Post by John Doppke
I've been playing with some inter-process communication via Basic using
a global section. It all works very well except for one thing - data
in an array. Everything else comes across nicely - strings, longs,
etc. But anything in an array written by one process never shows up in
Is there something inherent in the structure of a Basic array that
doesn't work in a global section?
I've also tried an installed shared psect image and that works OK.
Without using the debugger to look at what's been written into the
section, I'd guess that you've used a position-independent section and
have that section mapped into to different virtual address ranges and
the data structures you've then written data structures (e.g. string
and array descriptors) containing virtual addresses from one process
context that are mismatched with the virtual addresses from the other
process(es) accessing that same section.
BASIC doesn't do base-relative memory access, which means you'll have
to map the section at the same virtual address range in each process
(commons tend to be mapped at fixed addresses), or use only data and
not addresses, or do some work to wrap base-relative access for use
C, C++, and ilk do better here than does BASIC, as pointers and pointer
math and pointer dereferencing are language-integrated, and as
base-relative memory addressing can be implemented with what's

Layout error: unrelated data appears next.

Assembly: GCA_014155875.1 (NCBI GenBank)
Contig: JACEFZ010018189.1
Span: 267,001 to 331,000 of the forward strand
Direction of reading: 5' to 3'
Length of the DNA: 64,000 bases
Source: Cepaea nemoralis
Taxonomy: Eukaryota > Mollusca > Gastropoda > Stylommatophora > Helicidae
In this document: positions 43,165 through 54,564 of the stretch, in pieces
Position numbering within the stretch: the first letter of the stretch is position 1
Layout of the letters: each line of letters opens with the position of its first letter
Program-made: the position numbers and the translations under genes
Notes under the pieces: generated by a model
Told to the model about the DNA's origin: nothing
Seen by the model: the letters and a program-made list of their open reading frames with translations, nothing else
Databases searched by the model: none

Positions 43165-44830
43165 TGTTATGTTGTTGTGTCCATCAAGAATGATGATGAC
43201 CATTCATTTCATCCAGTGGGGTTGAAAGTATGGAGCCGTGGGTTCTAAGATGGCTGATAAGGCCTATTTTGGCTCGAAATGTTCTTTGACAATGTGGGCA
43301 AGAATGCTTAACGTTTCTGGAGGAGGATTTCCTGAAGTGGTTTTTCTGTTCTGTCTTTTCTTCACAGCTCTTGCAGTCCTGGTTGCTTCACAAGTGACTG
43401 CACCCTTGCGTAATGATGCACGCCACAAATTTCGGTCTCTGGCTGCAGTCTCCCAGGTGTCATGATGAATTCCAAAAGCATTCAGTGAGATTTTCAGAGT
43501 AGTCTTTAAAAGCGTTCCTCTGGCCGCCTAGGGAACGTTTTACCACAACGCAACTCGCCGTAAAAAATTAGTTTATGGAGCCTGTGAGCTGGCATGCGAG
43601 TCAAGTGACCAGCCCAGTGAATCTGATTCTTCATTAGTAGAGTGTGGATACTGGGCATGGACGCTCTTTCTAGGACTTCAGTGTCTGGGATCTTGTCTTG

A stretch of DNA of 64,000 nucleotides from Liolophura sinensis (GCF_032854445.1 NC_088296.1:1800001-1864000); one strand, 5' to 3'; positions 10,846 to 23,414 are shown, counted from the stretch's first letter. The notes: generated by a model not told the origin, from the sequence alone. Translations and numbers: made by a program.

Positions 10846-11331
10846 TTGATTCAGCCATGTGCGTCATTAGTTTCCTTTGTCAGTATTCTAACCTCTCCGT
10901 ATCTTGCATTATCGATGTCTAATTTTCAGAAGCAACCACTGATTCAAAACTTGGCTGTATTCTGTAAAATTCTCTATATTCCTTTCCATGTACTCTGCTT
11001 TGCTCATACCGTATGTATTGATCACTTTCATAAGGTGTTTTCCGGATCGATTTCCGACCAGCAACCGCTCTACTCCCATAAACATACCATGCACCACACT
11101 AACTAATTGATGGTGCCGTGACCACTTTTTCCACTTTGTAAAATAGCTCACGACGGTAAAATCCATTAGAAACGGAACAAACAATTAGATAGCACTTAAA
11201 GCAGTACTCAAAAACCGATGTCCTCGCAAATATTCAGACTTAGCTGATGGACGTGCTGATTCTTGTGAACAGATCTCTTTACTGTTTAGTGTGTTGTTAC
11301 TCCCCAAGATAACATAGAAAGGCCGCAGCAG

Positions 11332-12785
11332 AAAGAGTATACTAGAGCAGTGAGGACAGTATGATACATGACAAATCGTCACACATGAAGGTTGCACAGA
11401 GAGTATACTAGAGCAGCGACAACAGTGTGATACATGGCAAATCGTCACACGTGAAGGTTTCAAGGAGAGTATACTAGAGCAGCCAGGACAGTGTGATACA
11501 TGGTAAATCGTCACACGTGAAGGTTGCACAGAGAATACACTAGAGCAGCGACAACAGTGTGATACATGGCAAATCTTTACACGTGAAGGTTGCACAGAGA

available within the language. BASIC LOC() only gets you so far.
Mapping the section into an address range up in 64-bit P2 space can be
an alternative to the usually-more-crowded P0 space, but BASIC is again
less than useful there being a 32-bit language. BASIC LOC() returns a
longword, not a quadword.
One other wrinkle you'll encounter as you proceed: you will want to
understand and use interlocked queue instructions and interlocked
bitlocks just as soon as you start using a multiprocessor system, as
now you're fully exposed to processor caching. This detail and other
parts of resource coordination and locking are discussed in the
Programming Concepts manual. Some of that material starts around here:
In aggregate, using IP sockets, mailboxes, ICC, or other APIs, can be
preferable for all but the highest-performance requirements, as these
existing APIs deal with this low-level memory and cache stuff and
back-pressure and with notification support already available. Even
local DECnet, for the few of you that have that set up—though ICC is
patterned on DECnet, and requires no license on host or within a
cluster, and requires no network configuration and no startup.
Pure Personal Opinion | HoffmanLabs LLC